1613 Thomas Culpeper dies; lease assigned to Henry English (yeoman of Salehurst).
1623-30 Robert Sidney, 1st Earl of Leicester, John Locherson (London gent), Kenrick Parrey (London gent), and Thomas Beare grant ore and timber rights [locations listed] to partnership of Henry English, & John Culpeper (of Astwood, Worcestershire) for 7 years.
1623 Robert Sidney takes lease of Udiam Iron House (store for forged iron).
1626 Robert Sidney dies
1629 Henry English has two ironworks in Salehurst (i.e. confirming second 21-year lease still operating).
1651 William and Robert Hawes tenants of the furnace and forge.
1677 John Roberts tenant of the furnace and forge.
1692 Furnace and forge occupied by Thomas Western a London ironmonger also with interests in Ashburnham and Brede furnaces.
18th Century
1707-18 Elizabeth (Countess dowager of Leicester) and her son John Sidney, 6th Earl (1680-1737), and son of Robert, lease furnace to Thomas Snepp Snr (a yeoman of Battle) and Thomas Snepp Jnr for 11 years.
1713-25 Thomas Snepp tenant.
1725 Sir Thomas Webster (1677-1751) purchases estate from Sidneys.
1725 Partnership formed between William Harrison (London founder), William & George Jukes (London ironmongers), Thomas Hussey, Maximilian Gott and John Legas.
1725-37 Estate runs ironworks for 12 years.
1726-33 Combined expenditure accounts with Beech Furnace (near Battle).
1728 Reference to gun cleaning at Robertsbridge – first indication of gun founding at the furnace
1734-40 Sir Thomas Webster leases furnace to William Harrison, William and George Jukes for 5 and a half years.
1737-47 Sir Thomas Webster leases forge to William & George Jukes for 9and a half years on condition they spend £100 on repairs (furnace ruinous). Includes 2 boring houses, either side of Forge, and Ironhouse.
1740-7 Sir Thomas Webster leases furnace to William Harrison, William and George Jukes for 7 years. Lease includes closure of Beech furnace at Battle from 1740.
1744 Dry Winter – treading water wheel
1745 William Harrison dies
1749 William Jukes dies.
1751 Sir Thomas Webster dies
1754-68 Sir Whistler Webster (son of Thomas Webster) leases forge and furnace to John Churchill (a Staffordshire ironmaster). Churchill insists second finery hearth reinstated from air furnace installed by Jukes. Forge output stated as 7cwt bar a week. Furnace output stated as 7-11 tons / week.
1756 Churchill and son propose supply of 200 ton ordnance.
1757 Churchill and son propose supply of 400 ton ordnance (probably using Darwell Furnace as well).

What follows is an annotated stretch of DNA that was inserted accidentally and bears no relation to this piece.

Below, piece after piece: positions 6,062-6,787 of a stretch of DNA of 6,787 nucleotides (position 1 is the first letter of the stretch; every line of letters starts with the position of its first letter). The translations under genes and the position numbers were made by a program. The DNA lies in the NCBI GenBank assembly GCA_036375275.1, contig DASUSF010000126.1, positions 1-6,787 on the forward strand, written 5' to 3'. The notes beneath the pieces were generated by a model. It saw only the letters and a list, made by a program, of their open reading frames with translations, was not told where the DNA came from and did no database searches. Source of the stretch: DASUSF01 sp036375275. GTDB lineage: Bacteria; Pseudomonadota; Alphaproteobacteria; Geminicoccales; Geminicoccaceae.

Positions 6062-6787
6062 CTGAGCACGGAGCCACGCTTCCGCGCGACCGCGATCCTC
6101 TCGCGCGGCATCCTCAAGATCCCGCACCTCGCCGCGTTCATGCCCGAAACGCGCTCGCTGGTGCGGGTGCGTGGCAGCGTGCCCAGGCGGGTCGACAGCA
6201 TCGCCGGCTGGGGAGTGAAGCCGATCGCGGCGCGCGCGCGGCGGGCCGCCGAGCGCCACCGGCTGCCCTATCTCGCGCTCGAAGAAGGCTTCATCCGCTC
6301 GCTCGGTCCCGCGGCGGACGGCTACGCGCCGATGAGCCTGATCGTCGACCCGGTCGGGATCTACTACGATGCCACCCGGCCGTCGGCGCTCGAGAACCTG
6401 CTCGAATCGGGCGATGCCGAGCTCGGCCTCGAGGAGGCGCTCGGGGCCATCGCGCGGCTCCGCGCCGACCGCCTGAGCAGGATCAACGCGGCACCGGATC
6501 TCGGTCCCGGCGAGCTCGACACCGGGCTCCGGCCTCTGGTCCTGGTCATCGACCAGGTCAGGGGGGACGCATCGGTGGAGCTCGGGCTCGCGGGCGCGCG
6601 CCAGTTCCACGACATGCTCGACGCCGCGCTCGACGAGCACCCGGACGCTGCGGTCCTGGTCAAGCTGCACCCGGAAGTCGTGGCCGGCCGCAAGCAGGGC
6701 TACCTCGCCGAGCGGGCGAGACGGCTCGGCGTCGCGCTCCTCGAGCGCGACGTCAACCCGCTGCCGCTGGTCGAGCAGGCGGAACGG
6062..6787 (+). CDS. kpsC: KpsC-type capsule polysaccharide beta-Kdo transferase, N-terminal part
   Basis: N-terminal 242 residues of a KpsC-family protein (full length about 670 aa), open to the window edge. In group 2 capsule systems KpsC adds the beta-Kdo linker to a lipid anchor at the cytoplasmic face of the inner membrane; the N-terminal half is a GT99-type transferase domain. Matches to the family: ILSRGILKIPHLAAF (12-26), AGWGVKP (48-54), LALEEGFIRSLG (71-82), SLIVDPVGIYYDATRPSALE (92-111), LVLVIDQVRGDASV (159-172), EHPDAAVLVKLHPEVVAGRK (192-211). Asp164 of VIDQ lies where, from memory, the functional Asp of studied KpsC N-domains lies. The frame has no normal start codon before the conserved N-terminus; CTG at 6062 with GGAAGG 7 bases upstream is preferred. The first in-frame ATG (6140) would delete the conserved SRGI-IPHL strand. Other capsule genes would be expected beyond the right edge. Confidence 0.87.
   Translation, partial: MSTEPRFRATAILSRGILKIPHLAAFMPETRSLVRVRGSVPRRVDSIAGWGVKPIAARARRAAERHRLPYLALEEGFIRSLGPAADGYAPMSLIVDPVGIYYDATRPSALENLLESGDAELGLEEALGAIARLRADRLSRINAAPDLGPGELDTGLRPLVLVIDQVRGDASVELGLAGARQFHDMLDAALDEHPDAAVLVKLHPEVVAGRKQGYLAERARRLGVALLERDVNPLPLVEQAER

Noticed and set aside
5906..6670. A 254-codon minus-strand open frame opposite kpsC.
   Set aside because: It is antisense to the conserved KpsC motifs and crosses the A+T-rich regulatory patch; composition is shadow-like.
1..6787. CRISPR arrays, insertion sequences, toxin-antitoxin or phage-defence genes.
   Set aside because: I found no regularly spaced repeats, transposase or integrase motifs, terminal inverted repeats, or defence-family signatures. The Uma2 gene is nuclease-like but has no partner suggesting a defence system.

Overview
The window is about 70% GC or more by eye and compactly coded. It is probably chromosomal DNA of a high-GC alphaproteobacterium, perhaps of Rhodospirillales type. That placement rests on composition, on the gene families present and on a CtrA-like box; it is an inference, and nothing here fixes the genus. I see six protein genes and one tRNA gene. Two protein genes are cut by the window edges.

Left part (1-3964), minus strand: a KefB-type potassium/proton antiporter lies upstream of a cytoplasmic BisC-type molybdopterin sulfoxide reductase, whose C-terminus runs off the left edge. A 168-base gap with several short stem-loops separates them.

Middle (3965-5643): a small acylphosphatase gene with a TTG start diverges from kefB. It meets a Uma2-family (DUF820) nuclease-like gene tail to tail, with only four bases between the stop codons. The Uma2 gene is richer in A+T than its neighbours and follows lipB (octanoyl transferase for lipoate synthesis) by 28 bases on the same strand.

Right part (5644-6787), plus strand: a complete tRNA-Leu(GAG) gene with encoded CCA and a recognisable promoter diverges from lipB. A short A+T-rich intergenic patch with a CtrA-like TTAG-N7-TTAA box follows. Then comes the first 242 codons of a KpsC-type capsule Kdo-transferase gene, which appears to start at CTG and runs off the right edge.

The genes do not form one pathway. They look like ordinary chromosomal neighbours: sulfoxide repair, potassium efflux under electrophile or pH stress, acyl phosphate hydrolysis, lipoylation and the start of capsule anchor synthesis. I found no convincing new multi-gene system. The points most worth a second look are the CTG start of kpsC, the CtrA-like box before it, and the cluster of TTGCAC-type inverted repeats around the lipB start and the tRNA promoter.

1760 Churchill and Webster share cost of adding a parlour and lean-to for forgemaster’s house.
1761 Churchill loses Ordnance Board contract; casts guns for Robert Morgan, of Carmarthen.
1763 James Bourne (a kinsman of Churchill) buys 195 cord of coppice wood on behalf of John Churchill.
1764 Churchill uses coal at Robertsbridge (but may be for drying cannon mould rather than for production and no evidence Churchill has an air furnace). Churchill reports his furnace has blown up.
1764 Mr Rose Fuller (of Burwash Forge & Heathfield Furnace) writes to Board of Ordnance to say he cannot cast cannon at £14/ ton if using charcoal.
1765 Repair of bellows at furnace.
1767 John Churchill bankrupt.
1767 John Churchill dies.
1768-70 William Polhill (of Hastings), David Guy (of Rye) and James Bourne (of Salehurst) take 18 month lease on furnace and forge & two boring houses.
1773-4 James Bourne supplies guns to Board of Ordnance.
1787 Furnace owned by Mr James Bourne but standing idle.
1787 Forge owned by Mr Bourne making 50 ton/ year.
1793 Robertsbridge Furnace closed permanently and Forge no longer recorded in accounts.
1801 Forge put up for sale following bankruptcy of Thomas Willis, forgeman.

Prepared by Tim Smith with additions by Jeremy Hodgkinson
WIRG Bulletins Series 1, 1969-1980,
WIRG Bulletins Series 2, 1981 – 2013,
Sidney Ironworks Accounts, 1541-1573, Edited by David Crossley, Royal Historical Society, 1975
WIRG Database of People
J S Hodgkinson, The Iron Industry in the Weald in the period of the Seven Years’ War, 1750-1770, (unpublished MA dissertation, University of Brighton 1993)

Goto: Summary, Time Line  References to Technology and Location  References to People  Maps   Discoveries  Photos